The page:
Hill is seventh in yards, and no one else in the top 15 has a higher catch percentage (70.4). Only two in the top 10 are averaging more yards per reception (15.6) and nobody in the top 25 is averaging more yards per target (10.96).
In summation: he’s reliable, dangerous and efficient.
It really is a remarkable transformation — from part-time college receiver to extremely raw draft prospect to one of the league’s best receivers in less than two years. He’s the youngest man in the league’s top 10 in receiving yards.
“Dude is awesome,” said new teammate Darrelle Revis. “I would like to see him and Usain Bolt race, man.”
Hill is so much more than just a speed receiver, though. Almost immediately, in rookie minicamp, he showed superior ball-tracking skills and footwork along the sideline. Next came understanding Andy Reid’s notoriously complex offense, then improvement with his hands, leverage against cornerbacks, timing and other subtleties that separate the good from the great.
“There’s been a lot of fast guys in this league that came and went,” Revis said. “But he’s the new-age receiver.”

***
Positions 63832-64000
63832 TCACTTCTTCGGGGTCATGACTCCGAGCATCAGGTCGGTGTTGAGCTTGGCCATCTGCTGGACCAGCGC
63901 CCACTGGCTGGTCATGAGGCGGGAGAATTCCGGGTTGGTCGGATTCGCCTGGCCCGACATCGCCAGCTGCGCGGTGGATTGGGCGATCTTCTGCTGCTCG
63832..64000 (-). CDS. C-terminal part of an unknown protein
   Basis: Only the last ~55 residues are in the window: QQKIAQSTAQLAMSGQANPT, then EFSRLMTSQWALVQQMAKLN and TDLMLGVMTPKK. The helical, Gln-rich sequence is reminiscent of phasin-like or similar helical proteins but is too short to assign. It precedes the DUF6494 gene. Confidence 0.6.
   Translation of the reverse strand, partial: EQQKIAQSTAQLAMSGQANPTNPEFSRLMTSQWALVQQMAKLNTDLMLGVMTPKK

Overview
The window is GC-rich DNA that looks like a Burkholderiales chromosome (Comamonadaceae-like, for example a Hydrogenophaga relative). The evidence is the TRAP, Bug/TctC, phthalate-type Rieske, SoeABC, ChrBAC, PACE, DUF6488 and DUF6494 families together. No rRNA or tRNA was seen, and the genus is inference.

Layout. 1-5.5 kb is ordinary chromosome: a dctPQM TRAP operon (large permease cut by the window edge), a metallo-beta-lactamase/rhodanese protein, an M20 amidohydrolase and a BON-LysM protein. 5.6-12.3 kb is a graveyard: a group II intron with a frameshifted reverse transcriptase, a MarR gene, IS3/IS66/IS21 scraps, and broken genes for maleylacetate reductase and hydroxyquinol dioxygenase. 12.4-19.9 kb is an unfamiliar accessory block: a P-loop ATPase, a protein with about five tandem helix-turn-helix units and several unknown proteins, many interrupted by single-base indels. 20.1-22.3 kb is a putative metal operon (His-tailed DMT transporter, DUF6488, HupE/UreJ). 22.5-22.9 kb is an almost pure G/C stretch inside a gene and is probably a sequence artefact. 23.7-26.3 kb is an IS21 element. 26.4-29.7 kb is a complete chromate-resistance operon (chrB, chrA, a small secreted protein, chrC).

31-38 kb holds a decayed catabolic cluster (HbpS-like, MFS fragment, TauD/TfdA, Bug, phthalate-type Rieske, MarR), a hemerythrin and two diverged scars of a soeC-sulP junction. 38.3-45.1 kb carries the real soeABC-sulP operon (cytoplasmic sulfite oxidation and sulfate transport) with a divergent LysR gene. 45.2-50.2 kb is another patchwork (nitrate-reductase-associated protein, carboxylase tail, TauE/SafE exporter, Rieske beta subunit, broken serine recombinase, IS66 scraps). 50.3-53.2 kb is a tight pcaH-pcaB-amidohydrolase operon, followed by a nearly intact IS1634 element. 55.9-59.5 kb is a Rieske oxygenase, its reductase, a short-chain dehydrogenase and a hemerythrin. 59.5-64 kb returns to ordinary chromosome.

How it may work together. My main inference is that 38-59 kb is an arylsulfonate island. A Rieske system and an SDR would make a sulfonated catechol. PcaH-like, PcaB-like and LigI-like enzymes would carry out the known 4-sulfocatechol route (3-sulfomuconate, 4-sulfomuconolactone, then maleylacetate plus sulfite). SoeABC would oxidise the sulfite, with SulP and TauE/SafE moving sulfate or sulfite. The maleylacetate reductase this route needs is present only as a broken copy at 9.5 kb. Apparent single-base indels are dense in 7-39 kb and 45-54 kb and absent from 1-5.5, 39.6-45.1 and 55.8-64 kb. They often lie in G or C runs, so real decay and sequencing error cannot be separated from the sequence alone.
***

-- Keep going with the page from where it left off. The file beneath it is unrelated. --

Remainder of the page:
A review of all 98 of Hill’s targets this season — second to Travis Kelce’s 114 on the team, and 15th among all of the league’s receivers, if you’re curious — shows how the Chiefs are utilizing a unique target.
He’s lined up in every way imaginable (wide, slot, backfield, even Wildcat, though you probably want to forget that one) and run routes at every depth.
Fourteen of his targets have come behind the line of scrimmage, and 22 have been more than 20 yards downfield.
His targets have included 15 screens, designed to get him the ball with blockers in front. They’ve included 23 hitch routes, designed to take advantage of defensive backs fearing his speed. And they’ve included 20 “go” or deep double-move routes designed to use truly world-class speed (his high school time in the 100 meters would’ve finished sixth in the Olympics that year).